The wrong obituary has been written for the US IPO

Date published: 02 February 2018

Robin Wigglesworth

In January TechCrunch, as close as you will get to an in-house blog of the technology industry, wrote an obituary of the initial public offering. It has plenty of company in declaring the death of the American IPO.

Ever since Google went public through an unusual “Dutch auction” process in 2004 there have been periodic laments over how the IPO is dying. But lately, the emergence of multibillion, stubbornly-private “unicorn” tech companies and a multi-trillion dollar buyback spree has exacerbated concerns that US stock market is itself shrinking into obsolescence.

The topic was even discussed at a high-powered panel at Davos this year. But is the US public market really in such a decrepit state?

The headlines admittedly look damning. The number of US public companies has fallen in every year but one since 1997, roughly halving over the period to about 3,600 in 2016, according to a new working paper published by the National Bureau of Economic Research. 

And this is not a global phenomenon. The US now has “abnormally few listed firms” compared to other countries, and the $3.6tn worth of share buybacks since 1997 actually outpaces the amount of money raised through IPOs over that period, the paper notes.

There are many reasons for this trend, and plenty of anguish over its consequence. But in reality, most look flawed on closer inspection. 

For example, the popular notion that the US stock market is just too impatient for visionary, long-term founders is feeble. Sure, fund managers tend to prize profits and regular dividends more than growth-obsessed venture capitalists, but they often show admirable patience. Amazon went public in 1997 but didn’t eke out an annual profit until 2003, and Tesla still burns through cash, almost eight years after listing. 

There are also plenty of alternatives for smaller companies looking for money — a vibrant ecosystem of venture capitalists, angel investors, private equity firms and even crowdfunding sites — that didn’t exist 20 to 30 years ago. 

At a time when a dog-walking app can raise $300m from a single investor — and hordes of hopeful, hopeless and sometimes outright scammy entrepreneurs can raise billions through the cryptocurrency craze — it is fatuous to suggest that good companies are withering on the vine for want of money. 

In reality, beyond the headline IPO numbers something becomes clear: the issue isn’t that companies aren’t going public, it is that smaller companies aren’t, while big ones are being gobbled up by rivals. 

In the 1980s, IPOs that raised less than $30m constituted about 60 per cent of the total. By the 90s, that dropped to 30 per cent. Since 2000 they account for only about 10 per cent of all US IPOs. Meanwhile, the share of large IPOs increased from 13 per cent in the 90s to approximately 45 per cent.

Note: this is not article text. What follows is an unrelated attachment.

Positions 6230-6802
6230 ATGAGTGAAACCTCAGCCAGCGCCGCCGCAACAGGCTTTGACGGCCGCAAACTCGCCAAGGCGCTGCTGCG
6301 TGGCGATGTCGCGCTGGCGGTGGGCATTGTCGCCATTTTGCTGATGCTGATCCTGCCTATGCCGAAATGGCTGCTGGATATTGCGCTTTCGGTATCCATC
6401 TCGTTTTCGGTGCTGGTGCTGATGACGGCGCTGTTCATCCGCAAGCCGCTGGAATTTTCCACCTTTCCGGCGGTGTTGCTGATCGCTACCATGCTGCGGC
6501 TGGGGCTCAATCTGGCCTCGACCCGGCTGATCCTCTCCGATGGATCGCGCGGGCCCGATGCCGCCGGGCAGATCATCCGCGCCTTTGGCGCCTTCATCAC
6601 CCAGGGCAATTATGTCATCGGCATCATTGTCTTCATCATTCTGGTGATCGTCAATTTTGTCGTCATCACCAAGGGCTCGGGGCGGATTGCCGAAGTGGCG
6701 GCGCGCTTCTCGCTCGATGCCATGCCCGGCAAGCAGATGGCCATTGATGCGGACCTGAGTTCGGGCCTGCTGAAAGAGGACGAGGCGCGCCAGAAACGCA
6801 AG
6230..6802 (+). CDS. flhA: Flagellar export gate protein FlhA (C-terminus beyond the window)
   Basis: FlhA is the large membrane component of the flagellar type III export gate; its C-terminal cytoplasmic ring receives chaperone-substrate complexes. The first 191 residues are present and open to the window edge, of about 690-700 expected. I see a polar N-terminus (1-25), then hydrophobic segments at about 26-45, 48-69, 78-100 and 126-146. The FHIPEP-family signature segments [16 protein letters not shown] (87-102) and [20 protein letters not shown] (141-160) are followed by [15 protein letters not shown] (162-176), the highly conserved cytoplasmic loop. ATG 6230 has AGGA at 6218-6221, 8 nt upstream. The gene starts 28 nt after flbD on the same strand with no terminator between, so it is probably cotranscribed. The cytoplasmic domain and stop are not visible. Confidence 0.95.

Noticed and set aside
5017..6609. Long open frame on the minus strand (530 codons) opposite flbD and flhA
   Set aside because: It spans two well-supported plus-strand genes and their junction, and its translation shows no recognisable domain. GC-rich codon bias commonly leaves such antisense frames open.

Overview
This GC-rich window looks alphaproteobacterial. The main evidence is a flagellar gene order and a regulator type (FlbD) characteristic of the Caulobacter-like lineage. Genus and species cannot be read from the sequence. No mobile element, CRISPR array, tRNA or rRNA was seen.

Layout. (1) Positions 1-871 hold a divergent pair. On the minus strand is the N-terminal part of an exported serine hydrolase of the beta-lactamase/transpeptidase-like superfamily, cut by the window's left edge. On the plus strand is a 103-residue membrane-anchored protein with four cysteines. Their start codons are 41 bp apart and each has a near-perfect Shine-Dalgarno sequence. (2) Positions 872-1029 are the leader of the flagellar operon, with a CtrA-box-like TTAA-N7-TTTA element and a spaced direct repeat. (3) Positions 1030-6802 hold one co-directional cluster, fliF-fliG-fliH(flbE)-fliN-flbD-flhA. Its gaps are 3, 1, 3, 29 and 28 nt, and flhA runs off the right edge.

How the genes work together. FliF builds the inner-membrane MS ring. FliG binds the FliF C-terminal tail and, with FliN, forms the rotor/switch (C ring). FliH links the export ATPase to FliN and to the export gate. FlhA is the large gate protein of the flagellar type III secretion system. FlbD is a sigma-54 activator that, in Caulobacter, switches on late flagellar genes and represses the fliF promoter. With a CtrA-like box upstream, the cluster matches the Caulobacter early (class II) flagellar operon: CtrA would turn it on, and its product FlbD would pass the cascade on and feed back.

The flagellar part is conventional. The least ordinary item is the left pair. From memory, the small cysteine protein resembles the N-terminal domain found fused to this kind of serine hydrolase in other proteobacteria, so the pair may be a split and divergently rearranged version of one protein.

This isn’t necessarily a disaster. The argument that the IPO dearth is depriving ordinary Americans of valuable opportunities doesn’t hold up to scrutiny. Sure, investing in Microsoft, Apple or Amazon’s listings would have reaped fabulous returns, but for every Amazon there are countless lost in the dustbin of market history. Even Groupon, the once much-hyped voucher company, is currently trading at a quarter of its IPO price. 

But if politicians and regulators are serious about “fixing” the IPO dearth, they should focus on trying to make public markets more hospitable to smaller companies, rather than running in circles trying to entice Silicon Valley’s unicorns into an IPO stampede.

This won’t be easy. The weight of regulations is real, but not decisive. Rather, it is the entire public market ecosystem that has become less hospitable to smaller companies. 

The number of smaller or regional brokerages that would take local companies public, and subsequently support their stock through trading and analyst coverage, has shrivelled. Meanwhile, mutual funds have grown bigger, and the due diligence needed to invest in a new public company is often not worth it. As the NBER paper points out, these are secular changes that no politician or regulator can do much about. 

The authors argue that for a variety of reasons the stock market is particularly unsuitable for young companies with “intangible capital” such as intellectual property, rather than hard assets such as factories. Instead, they advocate for some kind of alternative venue, perhaps somewhere smaller companies can get some of the benefits of being public without all of the obligations of a full listing on the New York Stock Exchange or Nasdaq. 

This makes a lot of sense. Some private markets have already sprung up to fill this need, and it would make more sense for policymakers to recognise, formalise and somehow support these venues, rather than degrade regulations and disclosure standards for the US stock market in a vain attempt to coax more IPOs out of Silicon Valley.


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